Phantom Detective (or Detective Hong Gil-Dong: the Vanished Village)

Having been sent on a trip for work, I’ve had a chance to watch some movies, some of which I probably would not otherwise have watched, but Phantom Detective (the Korean title is Detective Hong Gil-Dong: the Vanished Village) is something I probably would have caught on Netflix if I had seen it there.

Phantom Detective is kind of a weird movie, but I have to say that I ended up enjoying it. This is something of a neo-noir with elements of pulp and comedy, and follows the actions of a relatively unsympathetic detective named Hong Gil-Dong, which is the name of a Korean legend very similar to Robin Hood. Oddly enough, at least in translation, there doesn’t seem to be any particular reason for this connection. Gil-Dong is on the trail of the man who killed his mother, and in this pursuit, he is ruthless, his actions often brutal. He has a character arc, and one that is telegraphed, but which takes a bit longer than I expected.

The movie is set in mid-1980s South Korea, which is an odd choice to me, but I think it is trying to reflect on that period as a liminal age, the transition period between military dictatorship and democracy, when South Korea was gaining affluence and confidence but when it was still undeveloped. There is a secret organization in the movie that maybe intended to represent conservative forces that looked fondly back at the military dictatorship as a time of stability, but which – given the present presidential scandal and the pseudo-religious nature of the fictional organization – seems prescient.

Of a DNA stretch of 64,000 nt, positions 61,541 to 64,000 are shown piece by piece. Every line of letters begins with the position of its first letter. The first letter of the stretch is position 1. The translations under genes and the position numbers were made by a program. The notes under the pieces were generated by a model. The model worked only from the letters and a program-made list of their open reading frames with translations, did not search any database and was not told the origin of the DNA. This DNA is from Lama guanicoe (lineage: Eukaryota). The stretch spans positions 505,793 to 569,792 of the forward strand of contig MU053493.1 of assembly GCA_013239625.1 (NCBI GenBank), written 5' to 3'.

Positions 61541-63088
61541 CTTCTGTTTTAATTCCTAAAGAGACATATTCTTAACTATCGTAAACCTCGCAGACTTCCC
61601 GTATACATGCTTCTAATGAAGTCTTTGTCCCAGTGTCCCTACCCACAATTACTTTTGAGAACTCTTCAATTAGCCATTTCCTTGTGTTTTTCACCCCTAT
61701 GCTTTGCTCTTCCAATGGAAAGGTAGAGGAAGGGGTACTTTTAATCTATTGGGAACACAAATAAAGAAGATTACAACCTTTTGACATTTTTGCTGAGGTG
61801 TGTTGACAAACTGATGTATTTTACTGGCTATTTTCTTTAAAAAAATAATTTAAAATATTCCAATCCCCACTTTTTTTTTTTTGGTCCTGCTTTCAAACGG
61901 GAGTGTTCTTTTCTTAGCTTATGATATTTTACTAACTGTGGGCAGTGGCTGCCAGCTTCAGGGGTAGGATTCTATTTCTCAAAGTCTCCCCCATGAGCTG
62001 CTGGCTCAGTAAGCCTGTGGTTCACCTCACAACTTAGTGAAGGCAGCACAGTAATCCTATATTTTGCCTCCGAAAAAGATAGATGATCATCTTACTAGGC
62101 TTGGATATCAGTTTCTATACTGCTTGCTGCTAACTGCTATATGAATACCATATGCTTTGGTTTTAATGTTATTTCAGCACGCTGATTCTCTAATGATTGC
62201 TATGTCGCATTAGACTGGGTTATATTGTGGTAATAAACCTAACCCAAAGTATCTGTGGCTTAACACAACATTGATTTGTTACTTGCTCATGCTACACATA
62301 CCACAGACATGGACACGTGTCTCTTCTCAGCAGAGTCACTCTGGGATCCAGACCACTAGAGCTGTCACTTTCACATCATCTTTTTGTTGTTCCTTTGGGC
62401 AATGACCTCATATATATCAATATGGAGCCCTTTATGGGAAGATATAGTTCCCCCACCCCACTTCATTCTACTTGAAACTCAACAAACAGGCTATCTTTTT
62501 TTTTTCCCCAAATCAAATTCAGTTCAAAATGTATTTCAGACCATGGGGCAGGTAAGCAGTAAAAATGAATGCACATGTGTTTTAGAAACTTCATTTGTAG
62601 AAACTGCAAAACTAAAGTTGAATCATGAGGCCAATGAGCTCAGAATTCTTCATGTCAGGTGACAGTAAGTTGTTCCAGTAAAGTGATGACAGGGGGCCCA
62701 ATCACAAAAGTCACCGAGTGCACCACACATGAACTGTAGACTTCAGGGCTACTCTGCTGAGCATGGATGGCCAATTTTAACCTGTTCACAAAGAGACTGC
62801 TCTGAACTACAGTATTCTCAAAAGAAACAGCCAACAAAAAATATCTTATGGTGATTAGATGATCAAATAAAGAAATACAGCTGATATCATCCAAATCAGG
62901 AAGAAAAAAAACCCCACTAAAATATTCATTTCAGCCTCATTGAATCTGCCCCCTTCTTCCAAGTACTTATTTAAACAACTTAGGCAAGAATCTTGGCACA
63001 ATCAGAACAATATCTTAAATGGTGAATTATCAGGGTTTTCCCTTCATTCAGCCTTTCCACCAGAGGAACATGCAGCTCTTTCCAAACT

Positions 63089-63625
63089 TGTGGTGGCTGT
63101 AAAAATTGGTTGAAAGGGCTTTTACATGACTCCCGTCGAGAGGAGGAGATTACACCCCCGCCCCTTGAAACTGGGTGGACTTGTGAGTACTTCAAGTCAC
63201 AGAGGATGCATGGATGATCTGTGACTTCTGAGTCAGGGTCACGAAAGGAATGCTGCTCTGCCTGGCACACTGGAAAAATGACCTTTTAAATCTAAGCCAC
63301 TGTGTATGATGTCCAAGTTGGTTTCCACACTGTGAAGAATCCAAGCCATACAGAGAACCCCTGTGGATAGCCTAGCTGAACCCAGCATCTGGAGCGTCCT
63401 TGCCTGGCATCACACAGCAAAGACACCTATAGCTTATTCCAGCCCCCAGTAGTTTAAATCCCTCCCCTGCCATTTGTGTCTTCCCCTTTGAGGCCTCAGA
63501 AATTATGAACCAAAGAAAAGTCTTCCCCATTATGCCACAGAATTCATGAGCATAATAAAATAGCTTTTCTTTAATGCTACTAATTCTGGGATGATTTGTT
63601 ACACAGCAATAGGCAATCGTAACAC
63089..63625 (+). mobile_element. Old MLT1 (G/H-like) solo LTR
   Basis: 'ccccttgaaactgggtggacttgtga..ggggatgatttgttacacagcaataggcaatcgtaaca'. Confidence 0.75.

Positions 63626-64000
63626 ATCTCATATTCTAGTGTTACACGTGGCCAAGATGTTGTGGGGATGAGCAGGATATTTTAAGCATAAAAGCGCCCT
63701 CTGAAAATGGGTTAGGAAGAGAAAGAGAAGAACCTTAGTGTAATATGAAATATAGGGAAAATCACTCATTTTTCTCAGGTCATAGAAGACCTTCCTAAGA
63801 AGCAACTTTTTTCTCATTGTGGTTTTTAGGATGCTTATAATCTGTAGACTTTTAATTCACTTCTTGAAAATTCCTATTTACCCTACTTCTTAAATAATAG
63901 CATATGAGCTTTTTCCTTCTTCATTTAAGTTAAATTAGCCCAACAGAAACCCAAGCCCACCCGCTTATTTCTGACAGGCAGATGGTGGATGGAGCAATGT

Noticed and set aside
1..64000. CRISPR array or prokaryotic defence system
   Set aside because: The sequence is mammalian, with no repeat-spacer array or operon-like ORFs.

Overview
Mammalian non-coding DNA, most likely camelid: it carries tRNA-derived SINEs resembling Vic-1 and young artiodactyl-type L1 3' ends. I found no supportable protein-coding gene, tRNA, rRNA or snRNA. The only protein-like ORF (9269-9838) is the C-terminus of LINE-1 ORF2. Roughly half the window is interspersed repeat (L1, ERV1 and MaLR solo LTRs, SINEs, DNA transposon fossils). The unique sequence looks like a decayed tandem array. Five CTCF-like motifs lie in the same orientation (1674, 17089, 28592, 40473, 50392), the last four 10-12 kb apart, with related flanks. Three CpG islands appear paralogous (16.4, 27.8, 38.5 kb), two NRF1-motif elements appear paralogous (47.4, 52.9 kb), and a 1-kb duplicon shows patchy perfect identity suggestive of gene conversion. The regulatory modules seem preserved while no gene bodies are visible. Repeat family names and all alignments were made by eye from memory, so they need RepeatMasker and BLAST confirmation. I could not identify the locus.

The movie’s tone is incredibly uneven, and the plot surges along mostly because it must. I was aware of these problems watching it, but this actually didn’t detract too much from my enjoyment. I really liked the way the CGI portions were emphasized, somewhat like Sky Captain and the World of Tomorrow, a movie which I also very much enjoyed. I don’t know if this was a choice or actually reflects poorly rendered CGI, but it worked for me. This may be because after Sky Captain, I associate this unreal CGI with pulp adventure on screen. I found it endearing rather than annoying.

The main character is interesting in that he’s both very competent but also vulnerable. He’s fine facing down mooks, but also gets his butt handed to him multiple times through the movie. He’s not invincible, and his determination proves both a strength and a weakness. I’m glad the character grows, because at the outset of the movie, while he’s an amusing character, he’s somewhat unsympathetic, at least for me.

I don’t think this is a great movie, but it’s pretty good. I would say that if you have the opportunity to watch it, give it a go. It’s not a movie that I would hunt down to watch again, but if it comes to Netflix, I’ll definitely be checking it out with my wife.

I give Phantom Detective 3.5 waxed paper-wrapped caramels out of 5. Its CGI is evident and its plot and arc pretty pedestrian, but it has charm, interesting ideas, and the main character is certainly engaging.

You can read more about Phantom Detective at Wikipedia and IMDB.

You can read more about Sky Captain and the World of Tomorrow at Wikipedia and IMDB.

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